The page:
The language of the letter is highly charged, energetic, and fiery, the story populated with an assortment of biblical and apocryphal ne’er-do-wells, a true rogues’ gallery with a lineup that includes: Cain, the Egyptians, Balaam, the soothsayer who rebelled against Moses and Aaron and was swallowed by the earth, the fallen angels who happened to be at Sodom and Gomorrah for reasons unmentionable that night when fire and brimstone rained (when even Abraham’s prayers could not reveal ten righteous men), and the devil himself who argued against the burial of Moses (he slew an Egyptian) but is rebuked and defeated by the archangel Saint Michael.  Apocryphal citations from the Assumption of Moses and I Enoch nearly cost Jude its canonicity  (why such heavy usage of non-inspired material by an apostle?) and church fathers debated vigorously over its insertion in the canon but the material is clearly grounded in apostolic teaching, the preaching of the men who lived with, followed, listened to, and witnessed the miracles wrought at the hands of the Lord.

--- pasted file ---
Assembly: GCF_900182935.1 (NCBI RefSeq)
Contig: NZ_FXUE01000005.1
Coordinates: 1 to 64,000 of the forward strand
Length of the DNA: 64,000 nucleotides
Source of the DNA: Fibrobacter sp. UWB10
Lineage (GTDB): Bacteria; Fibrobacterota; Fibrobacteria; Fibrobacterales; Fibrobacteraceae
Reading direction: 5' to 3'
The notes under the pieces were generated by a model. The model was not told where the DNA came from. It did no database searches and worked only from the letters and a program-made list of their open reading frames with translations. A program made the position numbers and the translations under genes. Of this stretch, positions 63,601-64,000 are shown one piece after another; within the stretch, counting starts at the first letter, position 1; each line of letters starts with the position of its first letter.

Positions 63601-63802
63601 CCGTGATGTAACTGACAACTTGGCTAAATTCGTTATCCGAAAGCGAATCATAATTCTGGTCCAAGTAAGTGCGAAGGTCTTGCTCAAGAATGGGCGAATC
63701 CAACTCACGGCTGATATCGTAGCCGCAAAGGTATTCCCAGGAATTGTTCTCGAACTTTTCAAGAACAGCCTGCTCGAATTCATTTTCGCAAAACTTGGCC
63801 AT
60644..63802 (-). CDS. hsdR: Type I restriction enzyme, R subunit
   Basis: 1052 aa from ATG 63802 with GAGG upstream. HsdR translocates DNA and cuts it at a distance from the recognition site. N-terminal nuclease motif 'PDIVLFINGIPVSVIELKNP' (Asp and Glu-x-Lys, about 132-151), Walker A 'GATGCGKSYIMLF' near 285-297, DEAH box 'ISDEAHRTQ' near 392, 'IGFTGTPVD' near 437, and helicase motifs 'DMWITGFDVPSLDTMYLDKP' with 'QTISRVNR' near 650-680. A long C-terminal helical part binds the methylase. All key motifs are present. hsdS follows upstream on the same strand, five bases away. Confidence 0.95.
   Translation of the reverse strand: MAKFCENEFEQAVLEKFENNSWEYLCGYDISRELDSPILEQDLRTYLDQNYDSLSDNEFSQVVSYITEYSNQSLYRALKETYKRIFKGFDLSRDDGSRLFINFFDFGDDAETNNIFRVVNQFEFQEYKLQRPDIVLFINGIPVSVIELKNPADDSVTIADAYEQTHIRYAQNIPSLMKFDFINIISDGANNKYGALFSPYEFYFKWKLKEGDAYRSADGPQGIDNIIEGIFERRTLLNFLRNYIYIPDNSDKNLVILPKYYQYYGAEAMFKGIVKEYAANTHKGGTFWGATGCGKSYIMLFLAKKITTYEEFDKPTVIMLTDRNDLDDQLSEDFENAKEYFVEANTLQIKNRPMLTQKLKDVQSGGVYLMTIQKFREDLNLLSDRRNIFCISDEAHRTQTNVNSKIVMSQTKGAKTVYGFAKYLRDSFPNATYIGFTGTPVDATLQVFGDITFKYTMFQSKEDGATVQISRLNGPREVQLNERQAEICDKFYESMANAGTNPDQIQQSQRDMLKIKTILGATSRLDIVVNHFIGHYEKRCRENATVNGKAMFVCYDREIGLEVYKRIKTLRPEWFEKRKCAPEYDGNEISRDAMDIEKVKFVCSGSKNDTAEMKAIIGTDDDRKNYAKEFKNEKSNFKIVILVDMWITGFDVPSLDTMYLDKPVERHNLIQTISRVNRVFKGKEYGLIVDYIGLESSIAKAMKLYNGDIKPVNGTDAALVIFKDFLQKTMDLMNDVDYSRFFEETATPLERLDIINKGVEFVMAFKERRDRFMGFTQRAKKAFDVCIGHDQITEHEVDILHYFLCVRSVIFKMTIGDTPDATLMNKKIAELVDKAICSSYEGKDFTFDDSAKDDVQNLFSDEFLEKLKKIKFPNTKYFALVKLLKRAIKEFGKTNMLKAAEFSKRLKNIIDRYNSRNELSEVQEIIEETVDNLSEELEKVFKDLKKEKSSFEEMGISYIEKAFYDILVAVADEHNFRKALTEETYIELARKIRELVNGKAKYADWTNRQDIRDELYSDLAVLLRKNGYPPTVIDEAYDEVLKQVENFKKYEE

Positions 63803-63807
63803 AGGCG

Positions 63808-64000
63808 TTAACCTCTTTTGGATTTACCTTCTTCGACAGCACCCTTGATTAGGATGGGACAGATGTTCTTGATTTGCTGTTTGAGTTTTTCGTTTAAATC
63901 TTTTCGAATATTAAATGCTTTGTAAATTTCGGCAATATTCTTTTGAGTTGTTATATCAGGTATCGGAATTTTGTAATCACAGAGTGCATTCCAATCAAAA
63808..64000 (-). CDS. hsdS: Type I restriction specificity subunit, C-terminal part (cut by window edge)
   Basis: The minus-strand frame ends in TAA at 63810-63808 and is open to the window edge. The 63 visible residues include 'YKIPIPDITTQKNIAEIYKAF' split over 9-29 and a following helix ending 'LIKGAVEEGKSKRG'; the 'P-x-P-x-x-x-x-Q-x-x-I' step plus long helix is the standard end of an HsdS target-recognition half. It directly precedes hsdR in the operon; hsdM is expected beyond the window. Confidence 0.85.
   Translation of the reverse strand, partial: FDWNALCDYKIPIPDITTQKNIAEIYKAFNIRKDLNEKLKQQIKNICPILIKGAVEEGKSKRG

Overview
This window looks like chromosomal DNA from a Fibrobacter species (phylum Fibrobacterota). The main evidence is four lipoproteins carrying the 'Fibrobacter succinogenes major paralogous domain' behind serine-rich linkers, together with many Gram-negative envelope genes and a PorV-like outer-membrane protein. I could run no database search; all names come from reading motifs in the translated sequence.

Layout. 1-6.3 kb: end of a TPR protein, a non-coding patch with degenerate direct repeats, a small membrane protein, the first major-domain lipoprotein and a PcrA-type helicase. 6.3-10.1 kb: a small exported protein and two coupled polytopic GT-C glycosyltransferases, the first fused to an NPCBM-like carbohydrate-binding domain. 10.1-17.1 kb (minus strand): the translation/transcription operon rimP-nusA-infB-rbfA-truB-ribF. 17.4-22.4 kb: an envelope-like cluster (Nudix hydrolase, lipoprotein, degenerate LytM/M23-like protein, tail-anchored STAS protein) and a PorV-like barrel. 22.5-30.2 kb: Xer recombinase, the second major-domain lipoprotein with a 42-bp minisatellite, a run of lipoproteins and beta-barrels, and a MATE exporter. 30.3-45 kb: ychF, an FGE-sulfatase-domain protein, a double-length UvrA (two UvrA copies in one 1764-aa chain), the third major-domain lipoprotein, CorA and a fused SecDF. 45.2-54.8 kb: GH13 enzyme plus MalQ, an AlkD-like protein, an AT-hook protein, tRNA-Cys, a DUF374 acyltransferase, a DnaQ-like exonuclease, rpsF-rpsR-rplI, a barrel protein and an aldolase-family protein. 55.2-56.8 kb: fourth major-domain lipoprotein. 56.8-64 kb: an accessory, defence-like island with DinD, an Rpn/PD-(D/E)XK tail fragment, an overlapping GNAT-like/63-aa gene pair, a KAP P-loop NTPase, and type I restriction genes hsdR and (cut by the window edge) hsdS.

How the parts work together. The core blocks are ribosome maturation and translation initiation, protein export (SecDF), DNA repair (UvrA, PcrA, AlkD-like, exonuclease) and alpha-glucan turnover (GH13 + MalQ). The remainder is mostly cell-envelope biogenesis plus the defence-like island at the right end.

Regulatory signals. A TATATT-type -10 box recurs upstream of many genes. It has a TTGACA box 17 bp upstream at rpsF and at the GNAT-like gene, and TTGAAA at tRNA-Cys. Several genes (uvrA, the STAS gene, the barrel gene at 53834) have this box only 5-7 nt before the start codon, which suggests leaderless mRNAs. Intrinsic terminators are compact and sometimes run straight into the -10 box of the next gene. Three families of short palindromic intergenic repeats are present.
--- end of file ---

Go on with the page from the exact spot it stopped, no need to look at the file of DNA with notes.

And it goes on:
The author of the letter identifies himself as “Jude, the servant of Jesus Christ and the brother of James” (v 1).  Apostleship alone gives Jude credibility among the hearers and readers of the ancient church and yet he felt it necessary to attach himself to James, his brother and the leader of the Jerusalem.  Perhaps he was putting in a plug.  James was martyred in AD 62 and some scholars think Jude was written before James’s death, which would make it one of the earliest books in the New Testament.  The primary value of the letter is that it offers a view into the days when Jesus’s own blood relatives led the Church.